Given our concerns with escalating the dexmedetomidine dose due to its potential effects on chronotropy and cardiac function especially in a patient population like DMD in which myocardial involvement may be present, we decided that the combination of dexmedetomidine with a second agent may be preferable. In such scenarios, we have found that the combination of dexmedetomidine with ketamine may be used to provide the optimal level of sedation and analgesia with limited effects on respiratory and cardiovascular function. The use of ketamine provides several benefits including the provision of analgesia which is not present with dexmedetomidine, an increase in HR and BP to offset the bradycardia of dexmedetomidine, and a more rapid onset when compared to dexmedetomidine alone. Dexmedetomidine prevents several of the potential deleterious effects of ketamine including emergence agitation, excessive salivation, and stimulation of the cardiovascular system (increased HR and BP). [18] Although our patient also received midazolam in an effort to limit such problems, limited data in the adult population demonstrate that dexmedetomidine alone may be sufficient. [18] Additionally, given the limited adverse effects on respiratory function of dexmedetomidine, we were able to maintain spontaneous ventilation in our patient. [11],[19]

To date, clinical experience with the combination of dexmedetomidine and ketamine are limited compared with the wide range of clinical reports using dexmedetomidine alone. Two previous reports have demonstrated the efficacy of a bolus dose of ketamine and dexmedetomidine followed by a dexmedetomidine infusion for sedation. [20],[21] Mester et al. retrospectively evaluated the combination of dexmedetomidine and ketamine for sedation during cardiac catheterization in the pediatric population. [20] The dosing regimen included a bolus dose of ketamine (2 mg/kg) and dexmedetomidine (1 μg/kg) administered over three minutes followed by a continuous infusion of dexmedetomidine. The regimen provided effective sedation with only 3 of the 16 patients requiring supplementation with an additional bolus dose of ketamine. Two patients developed upper airway obstruction which responded to repositioning of the airway. No central apnea was noted. The PaCO 2 was ≥ 45 mmHg in seven patients.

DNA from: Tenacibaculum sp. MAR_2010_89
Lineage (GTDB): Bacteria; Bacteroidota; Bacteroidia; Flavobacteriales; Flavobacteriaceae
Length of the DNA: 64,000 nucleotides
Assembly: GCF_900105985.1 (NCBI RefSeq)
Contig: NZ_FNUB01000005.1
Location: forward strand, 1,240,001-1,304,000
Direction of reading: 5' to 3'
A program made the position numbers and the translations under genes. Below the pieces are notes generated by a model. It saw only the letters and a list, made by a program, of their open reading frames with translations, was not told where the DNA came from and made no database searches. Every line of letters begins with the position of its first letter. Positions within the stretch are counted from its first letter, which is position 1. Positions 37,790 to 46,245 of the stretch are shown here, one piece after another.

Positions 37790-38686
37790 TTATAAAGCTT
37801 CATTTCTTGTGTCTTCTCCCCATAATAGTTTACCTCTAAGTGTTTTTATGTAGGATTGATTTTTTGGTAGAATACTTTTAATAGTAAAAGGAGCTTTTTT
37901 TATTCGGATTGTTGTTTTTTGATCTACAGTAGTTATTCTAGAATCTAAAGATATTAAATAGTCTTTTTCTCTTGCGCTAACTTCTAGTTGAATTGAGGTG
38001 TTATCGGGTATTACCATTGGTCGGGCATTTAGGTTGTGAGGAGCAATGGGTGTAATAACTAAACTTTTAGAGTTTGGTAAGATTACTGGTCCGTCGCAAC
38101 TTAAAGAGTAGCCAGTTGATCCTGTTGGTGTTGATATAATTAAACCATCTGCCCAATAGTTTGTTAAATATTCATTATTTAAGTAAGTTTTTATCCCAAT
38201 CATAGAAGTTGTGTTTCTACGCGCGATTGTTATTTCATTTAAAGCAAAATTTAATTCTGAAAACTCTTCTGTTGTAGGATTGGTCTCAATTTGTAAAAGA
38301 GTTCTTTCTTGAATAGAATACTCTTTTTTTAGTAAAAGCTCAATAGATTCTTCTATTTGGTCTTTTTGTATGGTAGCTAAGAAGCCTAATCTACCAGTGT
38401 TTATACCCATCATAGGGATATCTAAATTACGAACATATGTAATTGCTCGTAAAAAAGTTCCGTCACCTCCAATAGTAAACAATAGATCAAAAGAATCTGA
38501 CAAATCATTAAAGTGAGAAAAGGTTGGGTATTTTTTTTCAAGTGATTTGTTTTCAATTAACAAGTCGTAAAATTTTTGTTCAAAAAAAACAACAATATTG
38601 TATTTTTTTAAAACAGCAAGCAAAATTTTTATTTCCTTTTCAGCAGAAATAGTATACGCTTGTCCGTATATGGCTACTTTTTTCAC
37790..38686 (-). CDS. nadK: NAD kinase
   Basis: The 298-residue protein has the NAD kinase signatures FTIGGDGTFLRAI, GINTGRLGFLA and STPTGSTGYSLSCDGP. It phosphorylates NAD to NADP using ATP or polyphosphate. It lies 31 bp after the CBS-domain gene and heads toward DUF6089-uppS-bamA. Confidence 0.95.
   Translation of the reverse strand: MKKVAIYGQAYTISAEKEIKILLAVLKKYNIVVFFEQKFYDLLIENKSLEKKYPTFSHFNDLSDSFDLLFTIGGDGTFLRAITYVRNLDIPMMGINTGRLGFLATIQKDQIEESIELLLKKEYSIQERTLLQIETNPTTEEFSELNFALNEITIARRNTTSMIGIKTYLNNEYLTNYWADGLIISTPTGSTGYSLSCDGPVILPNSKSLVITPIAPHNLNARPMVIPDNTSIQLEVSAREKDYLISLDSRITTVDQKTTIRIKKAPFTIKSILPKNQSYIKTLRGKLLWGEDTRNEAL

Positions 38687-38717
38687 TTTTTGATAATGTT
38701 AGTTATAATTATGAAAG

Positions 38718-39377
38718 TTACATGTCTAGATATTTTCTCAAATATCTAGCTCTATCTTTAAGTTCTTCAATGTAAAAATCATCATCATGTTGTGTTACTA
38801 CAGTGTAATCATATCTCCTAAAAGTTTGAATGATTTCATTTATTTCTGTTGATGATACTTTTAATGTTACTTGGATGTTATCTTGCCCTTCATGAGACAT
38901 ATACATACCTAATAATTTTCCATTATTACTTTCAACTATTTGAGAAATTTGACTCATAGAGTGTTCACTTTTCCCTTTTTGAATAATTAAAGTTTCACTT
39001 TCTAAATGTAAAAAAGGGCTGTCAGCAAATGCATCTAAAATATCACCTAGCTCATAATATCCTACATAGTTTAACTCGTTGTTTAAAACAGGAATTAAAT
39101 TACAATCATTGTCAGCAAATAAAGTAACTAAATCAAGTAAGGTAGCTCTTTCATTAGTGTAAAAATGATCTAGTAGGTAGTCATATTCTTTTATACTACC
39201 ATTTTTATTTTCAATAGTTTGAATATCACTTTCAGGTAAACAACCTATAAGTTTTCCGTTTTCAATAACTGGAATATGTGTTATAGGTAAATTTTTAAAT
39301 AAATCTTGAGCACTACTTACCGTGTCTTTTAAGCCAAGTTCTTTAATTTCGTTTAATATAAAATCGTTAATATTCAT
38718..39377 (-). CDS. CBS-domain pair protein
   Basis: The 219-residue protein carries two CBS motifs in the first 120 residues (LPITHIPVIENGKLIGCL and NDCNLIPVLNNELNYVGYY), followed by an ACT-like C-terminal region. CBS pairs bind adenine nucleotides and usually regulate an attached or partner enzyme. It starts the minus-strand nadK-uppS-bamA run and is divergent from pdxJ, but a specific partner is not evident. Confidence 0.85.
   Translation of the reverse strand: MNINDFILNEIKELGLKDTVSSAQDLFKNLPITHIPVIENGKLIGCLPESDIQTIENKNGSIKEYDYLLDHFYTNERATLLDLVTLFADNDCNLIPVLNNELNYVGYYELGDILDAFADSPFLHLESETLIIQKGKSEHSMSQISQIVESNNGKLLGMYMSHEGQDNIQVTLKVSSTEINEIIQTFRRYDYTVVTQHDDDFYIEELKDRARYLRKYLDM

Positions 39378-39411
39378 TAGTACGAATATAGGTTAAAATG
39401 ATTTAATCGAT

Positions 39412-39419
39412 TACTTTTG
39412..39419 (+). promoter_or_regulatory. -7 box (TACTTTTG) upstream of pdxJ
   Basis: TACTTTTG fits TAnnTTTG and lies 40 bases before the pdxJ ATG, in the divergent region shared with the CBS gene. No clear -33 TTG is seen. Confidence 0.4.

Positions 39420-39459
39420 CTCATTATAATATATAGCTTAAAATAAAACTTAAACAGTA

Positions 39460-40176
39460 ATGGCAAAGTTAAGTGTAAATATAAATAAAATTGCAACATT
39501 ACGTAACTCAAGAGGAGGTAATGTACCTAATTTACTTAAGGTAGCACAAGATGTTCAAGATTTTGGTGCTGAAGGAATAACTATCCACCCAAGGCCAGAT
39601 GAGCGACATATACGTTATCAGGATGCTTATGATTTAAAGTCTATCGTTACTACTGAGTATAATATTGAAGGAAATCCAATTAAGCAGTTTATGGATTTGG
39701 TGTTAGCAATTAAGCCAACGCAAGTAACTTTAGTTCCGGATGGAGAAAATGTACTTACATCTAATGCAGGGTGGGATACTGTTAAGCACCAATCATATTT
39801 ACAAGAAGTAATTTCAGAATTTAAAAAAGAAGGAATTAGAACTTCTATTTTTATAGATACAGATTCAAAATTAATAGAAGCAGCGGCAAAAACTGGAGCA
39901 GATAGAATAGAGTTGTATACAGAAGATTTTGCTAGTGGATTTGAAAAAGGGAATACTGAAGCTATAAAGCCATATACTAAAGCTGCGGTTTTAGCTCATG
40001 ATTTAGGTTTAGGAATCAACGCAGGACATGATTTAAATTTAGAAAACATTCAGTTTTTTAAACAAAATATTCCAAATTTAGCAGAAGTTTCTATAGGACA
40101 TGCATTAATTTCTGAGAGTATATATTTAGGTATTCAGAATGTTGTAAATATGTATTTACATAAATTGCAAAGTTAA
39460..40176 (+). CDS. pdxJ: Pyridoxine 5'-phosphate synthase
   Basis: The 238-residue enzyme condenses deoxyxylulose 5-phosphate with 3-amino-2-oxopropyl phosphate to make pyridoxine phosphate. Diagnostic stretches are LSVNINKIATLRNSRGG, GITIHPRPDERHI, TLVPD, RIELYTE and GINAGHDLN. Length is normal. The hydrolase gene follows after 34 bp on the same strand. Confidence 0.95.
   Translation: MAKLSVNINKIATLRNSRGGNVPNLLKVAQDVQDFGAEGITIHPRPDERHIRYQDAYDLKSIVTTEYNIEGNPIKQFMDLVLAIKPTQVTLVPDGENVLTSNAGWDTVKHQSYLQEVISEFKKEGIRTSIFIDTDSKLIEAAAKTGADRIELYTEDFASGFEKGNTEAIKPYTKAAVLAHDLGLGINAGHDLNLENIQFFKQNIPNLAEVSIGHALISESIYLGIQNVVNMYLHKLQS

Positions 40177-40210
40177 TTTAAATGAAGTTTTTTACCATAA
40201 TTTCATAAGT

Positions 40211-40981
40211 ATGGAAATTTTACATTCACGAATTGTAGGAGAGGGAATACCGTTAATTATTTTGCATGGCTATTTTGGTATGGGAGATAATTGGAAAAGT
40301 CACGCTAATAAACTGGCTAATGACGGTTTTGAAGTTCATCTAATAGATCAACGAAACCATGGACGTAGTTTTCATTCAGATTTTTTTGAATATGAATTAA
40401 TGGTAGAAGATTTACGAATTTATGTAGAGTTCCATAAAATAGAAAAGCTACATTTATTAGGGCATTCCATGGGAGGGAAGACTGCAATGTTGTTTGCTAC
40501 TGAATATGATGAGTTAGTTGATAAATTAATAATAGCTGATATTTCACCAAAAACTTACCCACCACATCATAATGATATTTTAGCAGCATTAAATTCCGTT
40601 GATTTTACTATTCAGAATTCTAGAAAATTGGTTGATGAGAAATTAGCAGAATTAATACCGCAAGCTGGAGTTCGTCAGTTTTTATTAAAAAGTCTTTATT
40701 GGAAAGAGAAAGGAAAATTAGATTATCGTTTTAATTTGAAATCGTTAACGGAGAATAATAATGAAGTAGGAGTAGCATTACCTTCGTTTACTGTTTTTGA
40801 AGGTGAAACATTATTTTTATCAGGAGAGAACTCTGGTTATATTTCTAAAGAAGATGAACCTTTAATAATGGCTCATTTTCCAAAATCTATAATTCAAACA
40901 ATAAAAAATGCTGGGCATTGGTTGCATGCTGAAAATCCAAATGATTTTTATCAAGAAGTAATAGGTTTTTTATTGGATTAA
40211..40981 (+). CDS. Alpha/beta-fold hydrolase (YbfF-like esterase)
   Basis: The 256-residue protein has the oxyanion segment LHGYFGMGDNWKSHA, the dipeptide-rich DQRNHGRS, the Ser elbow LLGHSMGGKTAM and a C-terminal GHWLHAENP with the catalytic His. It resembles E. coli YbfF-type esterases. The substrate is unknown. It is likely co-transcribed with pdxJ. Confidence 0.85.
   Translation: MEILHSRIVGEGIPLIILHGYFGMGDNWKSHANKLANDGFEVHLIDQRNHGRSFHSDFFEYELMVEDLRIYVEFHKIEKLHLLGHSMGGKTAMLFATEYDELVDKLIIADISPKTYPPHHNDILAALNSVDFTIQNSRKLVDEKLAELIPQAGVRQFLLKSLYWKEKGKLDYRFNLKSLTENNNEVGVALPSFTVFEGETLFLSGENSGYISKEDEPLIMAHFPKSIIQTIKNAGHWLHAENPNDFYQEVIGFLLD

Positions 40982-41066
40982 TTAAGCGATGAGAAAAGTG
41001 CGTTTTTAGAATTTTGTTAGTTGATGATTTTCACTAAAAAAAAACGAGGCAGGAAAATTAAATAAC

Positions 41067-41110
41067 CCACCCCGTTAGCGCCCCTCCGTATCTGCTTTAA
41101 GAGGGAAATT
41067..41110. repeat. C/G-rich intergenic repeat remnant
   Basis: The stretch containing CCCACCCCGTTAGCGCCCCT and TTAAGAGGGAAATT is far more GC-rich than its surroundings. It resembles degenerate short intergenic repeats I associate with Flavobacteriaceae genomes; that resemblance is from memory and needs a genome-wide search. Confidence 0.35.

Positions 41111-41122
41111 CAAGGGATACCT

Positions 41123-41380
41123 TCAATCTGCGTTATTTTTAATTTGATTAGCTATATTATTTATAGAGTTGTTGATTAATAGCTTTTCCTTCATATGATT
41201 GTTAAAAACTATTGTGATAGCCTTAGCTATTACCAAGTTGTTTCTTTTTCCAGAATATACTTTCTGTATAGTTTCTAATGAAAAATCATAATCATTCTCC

In another case series, McVey et al. described the successful use of dexmedetomidine and ketamine for procedural sedation during lumbar puncture for spinal anesthesia in 12 pediatric patients. [21] The dosing regimen for the ketamine and dexmedetomidine was similar to that reported by Mester et al. Additional anecdotal experience in small case series or individual case reports have outlined the use of a dexmedetomidine-ketamine regimen for procedural sedation in an additional 11 patients. [22],[23],[24],[25],[26] These reports provide further evidence for the efficacy of this combination for procedures in which a deep level of sedation is required, while maintaining spontaneous respiration.

   Conclusion Top

Our patient's clinical scenario was somewhat unique given the association of an egg allergy and his underlying co-morbid disease process, DMD, which placed him at high risk for respiratory compromise during procedural sedation. We found that a bolus dose of ketamine and dexmedetomidine followed by a dexmedetomidine infusion provided effective sedation for EGD with limited effects on respiratory function. Regardless of the agent or agents used for procedural sedation, there is a potential for not only hemodynamic, but also respiratory depression. Given these concerns, appropriate monitoring and access to resuscitation medications and airway equipment is mandatory during procedural sedation. Given our concerns regarding the patient's associated co-morbid conditions and his MH risk, we monitored his status for two hours following the procedure. Although some of the previous studies have shown a prolonged recovery time of dexmedetomidine compared with propofol, [11],[19] we noted no such issues in our patient. With these caveats in mind, we believe that in this and other clinical scenarios, the combination of dexmedetomidine and ketamine should be considered when choosing agents for procedural sedation.

   References Top